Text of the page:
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The Oregon Republican
Friday, January 29th


The Oregon Republican Party would like to thank everyone for their time, passion and dedication in our fight against these permanent job-killing taxes.  Although we did not succeed in defeating these tax measures, it was a fight worth fighting. We fought on behalf of hundreds of thousands of Oregonians who believe we can’t tax our way out of a recession and in the need to limit out-of-control government spending.

Now, more than ever, we need a change of direction in Salem and Washington, D.C.  Please join us in staying energized for the 2010 election cycle which promises to be successful for the Republican Party!

We look forward to working with you in 2010 to elect Republicans across Oregon!

In Our View: C’mon Over!
Oregon voters deliver two more reasons for businesses to move to Clark County
Thursday January 28, 2010

Whatever government revenue might be generated by the passage of Measures 66 and 67 in Oregon on Tuesday, make no mistake that one result is simple and straightforward. It has allowed those who make decisions with taxpayer dollars to skate. Rather than solving the problem of paying too much out to everything — including salaries and benefits to Oregon state workers — legislators simply asked for, and received, more.

We hope Washington state is not next, but we suspect that all states — including ours — are in the reaching-deeper-into-our-pockets mood instead of getting their expenses under control.

Continue Reading “C’on Over!” in the Vancouver Columbian

Taxpayer Ambush in Oregon
The public unions win in Portland

Editorial Board
Thursday January 28, 2010

It’s not often that citizens vote for higher taxes, but 54% of Oregonians have done precisely that. In a rolling month-long referendum by mail that ended Tuesday, they approved some $700 million in tax hikes on business and wealthy residents. The highest income tax rate in the state moves to 11% from 9%, which will give Oregon close to the highest rate in the nation. (New York City residents pay 12.6%.) This ballot outcome runs contrary to the current public mood about spending and taxes, so it’s worth exploring how it happened.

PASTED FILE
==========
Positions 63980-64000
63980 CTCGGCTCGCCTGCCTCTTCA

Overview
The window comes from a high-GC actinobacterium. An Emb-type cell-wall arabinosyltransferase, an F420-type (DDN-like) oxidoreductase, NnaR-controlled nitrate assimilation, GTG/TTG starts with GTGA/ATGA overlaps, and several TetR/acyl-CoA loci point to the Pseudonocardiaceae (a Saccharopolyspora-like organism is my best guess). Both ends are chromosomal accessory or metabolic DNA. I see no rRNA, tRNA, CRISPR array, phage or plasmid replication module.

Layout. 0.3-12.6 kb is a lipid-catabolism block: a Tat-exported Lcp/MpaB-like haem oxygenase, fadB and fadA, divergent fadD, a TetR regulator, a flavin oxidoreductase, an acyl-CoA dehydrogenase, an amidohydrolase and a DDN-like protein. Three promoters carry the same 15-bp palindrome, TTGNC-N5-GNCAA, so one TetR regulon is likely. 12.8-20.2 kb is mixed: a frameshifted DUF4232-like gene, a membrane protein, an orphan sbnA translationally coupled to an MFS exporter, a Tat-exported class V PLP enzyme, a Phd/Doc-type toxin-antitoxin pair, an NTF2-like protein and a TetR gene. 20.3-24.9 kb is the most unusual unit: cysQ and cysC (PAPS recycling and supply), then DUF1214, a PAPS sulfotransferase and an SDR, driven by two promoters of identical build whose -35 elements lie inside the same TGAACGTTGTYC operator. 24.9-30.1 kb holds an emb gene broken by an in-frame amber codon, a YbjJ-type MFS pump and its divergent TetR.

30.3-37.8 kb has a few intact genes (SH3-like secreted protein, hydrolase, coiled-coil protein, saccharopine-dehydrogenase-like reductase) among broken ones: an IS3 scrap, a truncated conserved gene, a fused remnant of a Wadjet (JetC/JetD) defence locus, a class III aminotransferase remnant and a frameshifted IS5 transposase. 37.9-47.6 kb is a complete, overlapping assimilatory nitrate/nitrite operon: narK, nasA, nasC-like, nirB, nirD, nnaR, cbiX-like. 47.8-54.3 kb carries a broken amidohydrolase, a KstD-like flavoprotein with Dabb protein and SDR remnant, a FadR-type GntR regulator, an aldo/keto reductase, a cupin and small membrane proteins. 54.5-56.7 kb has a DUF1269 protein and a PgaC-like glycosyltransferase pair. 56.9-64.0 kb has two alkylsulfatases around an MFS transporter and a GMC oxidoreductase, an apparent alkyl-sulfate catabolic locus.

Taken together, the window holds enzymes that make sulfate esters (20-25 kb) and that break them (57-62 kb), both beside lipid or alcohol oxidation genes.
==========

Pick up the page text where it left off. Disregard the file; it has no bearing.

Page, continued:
First, a deluge of money. Local and national public employee unions bankrolled the “yes” campaign, with a $6.5 million blitz in TV and radio ads. That was $2 million more than the business community and taxpayer advocates raised. The cash helped the tax increase roll up a 71% margin in the liberal precincts in and around Portland, even as it lost in most of the rest of the state.The union message was also as clever as it was disingenuous: All of these taxes will be paid by someone else, such as Wall Street bankers, out-of-state credit card companies, CEOs. Only the richest 2.5% will pay a little more in taxes, the unions also claimed.

Continue reading “Taxpayer Ambush in Oregon” and other articles on the ORP website

House Republicans offer agenda for Special Session
Focus on jobs, health care, government accountability in February

Wednesday January 27, 2010

SALEM—House Republicans will introduce legislation in February to put Oregonians back to work, make health care more affordable, and increase accountability in state government. House Republican Leader Bruce Hanna (R-Roseburg) said the Legislature must refocus on the state’s struggling economy after a divisive special election. “The referenda and special election show that many Oregonians are frustrated with the state’s direction,” Rep. Hanna said. “With the Legislature convening on Monday, it’s time for us to focus on what matters most- putting Oregonians back to work.”

To create jobs, House Republicans will re-introduce the Main Street Incentive plan to encourage businesses and homeowners to immediately invest in their properties through a tax credit. Other measures include providing a job creation tax credit to businesses that create new jobs, and helping small businesses retain employees by allowing them to defer state taxes until the economy improves.

Continue reading “House Republicans offer agenda for Special Session” on The Oregon Catalyst


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